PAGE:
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And, indeed, it is “chiefly as contributions to social thought” that Kumar considers them. ” This is borne out, Kumar maintains, specifically in the case of H. G. 88 It is interesting to think about Zamyatin’s We in this way. For if there is anything to be said for the above analysis then it follows that it is incorrect to think of We as being even one example, let alone the classic example, of a literary dystopia. Indeed if we apply this line of reasoning, which as we have seen is suggested by Zamyatin himself, to Zamyatin’s own text then we would have to conclude that We also is best thought of as a novel rather than a literary dystopia in this particular sense of the term.

He claims, in effect, that Wells’s contribution to the historical development of the utopian/dystopian literary tradition was to write the first dystopian novel. According to Zamyatin, the utopian novel, if it existed, would constitute an inversion of the genre of the dystopian novel, a genre which, in its turn, constitutes both an inversion and a displacement of the traditional literary utopia. The accolade of being the first person to write a utopian novel, in the strict sense of the term, could, therefore, only be awarded to a novelist who in the later history of Science Fiction and the History of Utopian Literature 39 utopian/dystopian literature came after H.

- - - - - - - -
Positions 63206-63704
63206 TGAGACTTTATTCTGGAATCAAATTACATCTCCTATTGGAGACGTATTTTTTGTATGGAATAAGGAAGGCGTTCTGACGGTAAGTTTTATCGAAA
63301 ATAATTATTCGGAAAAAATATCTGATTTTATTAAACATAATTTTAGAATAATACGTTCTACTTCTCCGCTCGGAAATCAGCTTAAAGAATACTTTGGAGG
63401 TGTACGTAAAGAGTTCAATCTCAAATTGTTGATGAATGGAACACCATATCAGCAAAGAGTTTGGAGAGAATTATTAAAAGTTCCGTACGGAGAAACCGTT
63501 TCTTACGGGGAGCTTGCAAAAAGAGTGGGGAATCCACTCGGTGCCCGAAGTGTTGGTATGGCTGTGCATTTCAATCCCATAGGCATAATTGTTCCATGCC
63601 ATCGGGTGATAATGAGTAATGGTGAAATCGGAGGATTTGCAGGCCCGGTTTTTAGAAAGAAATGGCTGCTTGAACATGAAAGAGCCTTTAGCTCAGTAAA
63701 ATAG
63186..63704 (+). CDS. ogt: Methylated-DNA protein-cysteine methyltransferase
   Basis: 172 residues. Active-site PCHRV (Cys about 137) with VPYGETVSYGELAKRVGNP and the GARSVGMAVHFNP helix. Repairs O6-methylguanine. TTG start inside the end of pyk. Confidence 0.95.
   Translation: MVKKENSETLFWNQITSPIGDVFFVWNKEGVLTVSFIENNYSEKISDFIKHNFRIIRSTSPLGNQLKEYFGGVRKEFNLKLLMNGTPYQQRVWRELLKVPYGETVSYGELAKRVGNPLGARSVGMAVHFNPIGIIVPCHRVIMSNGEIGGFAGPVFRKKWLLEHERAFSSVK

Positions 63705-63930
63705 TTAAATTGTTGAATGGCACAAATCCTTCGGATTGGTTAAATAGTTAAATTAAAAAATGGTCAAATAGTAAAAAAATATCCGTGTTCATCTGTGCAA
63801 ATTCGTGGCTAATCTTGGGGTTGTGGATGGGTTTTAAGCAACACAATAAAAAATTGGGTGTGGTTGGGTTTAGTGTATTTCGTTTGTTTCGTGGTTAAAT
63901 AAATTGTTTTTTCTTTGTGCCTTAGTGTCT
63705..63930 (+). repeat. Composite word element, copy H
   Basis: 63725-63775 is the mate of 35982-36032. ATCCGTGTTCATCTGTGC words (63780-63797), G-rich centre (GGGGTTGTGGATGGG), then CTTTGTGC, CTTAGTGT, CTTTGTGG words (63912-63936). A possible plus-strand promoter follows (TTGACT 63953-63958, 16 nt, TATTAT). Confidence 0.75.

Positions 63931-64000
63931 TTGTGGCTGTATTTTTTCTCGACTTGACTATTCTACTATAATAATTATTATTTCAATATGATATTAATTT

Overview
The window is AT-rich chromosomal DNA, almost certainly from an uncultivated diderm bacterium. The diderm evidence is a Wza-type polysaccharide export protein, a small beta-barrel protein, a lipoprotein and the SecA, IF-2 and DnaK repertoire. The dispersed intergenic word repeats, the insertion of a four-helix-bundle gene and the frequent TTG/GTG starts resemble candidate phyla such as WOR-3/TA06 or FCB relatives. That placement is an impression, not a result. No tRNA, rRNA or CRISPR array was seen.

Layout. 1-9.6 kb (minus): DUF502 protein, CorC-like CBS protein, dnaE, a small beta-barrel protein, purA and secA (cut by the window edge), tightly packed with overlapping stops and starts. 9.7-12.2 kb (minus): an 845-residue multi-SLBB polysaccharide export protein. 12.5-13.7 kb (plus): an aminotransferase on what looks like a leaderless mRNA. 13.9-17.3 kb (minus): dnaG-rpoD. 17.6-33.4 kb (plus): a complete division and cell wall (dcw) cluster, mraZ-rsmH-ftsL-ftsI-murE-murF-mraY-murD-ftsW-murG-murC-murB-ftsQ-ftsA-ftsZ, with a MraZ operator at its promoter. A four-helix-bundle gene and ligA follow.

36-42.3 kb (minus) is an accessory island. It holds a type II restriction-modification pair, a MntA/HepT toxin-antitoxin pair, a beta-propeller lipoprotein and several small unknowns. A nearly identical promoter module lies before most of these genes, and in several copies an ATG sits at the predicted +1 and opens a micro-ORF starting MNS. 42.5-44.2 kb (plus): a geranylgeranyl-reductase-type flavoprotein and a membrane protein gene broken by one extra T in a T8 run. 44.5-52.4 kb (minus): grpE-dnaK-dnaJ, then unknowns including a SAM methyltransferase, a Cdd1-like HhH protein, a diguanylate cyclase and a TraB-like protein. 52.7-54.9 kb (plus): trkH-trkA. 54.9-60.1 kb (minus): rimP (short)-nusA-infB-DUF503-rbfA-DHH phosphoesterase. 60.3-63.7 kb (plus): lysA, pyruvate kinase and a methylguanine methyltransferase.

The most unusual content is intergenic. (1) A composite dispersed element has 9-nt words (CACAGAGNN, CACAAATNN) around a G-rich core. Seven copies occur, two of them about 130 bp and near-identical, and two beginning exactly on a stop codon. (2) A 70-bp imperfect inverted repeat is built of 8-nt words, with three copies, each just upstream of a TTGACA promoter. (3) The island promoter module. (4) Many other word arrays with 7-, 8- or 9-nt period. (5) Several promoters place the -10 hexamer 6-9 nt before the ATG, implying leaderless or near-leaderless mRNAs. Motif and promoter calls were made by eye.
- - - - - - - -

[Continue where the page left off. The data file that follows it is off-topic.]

In the fifth category are those commentators who maintain that it is difficult to pigeonhole Wells by attempting to periodize his thinking and writing along the lines indicated earlier. According to them, it is true that Wells was both a utopian and a dystopian writer. However, this is true of him neither alternately, as commentators in category three maintain, nor sequentially, as commentators in category four suggest. Rather it was true of him at all times throughout his life. On this reading, then, Wells was always an inconsistent thinker whose writings are shot through with contradictions.

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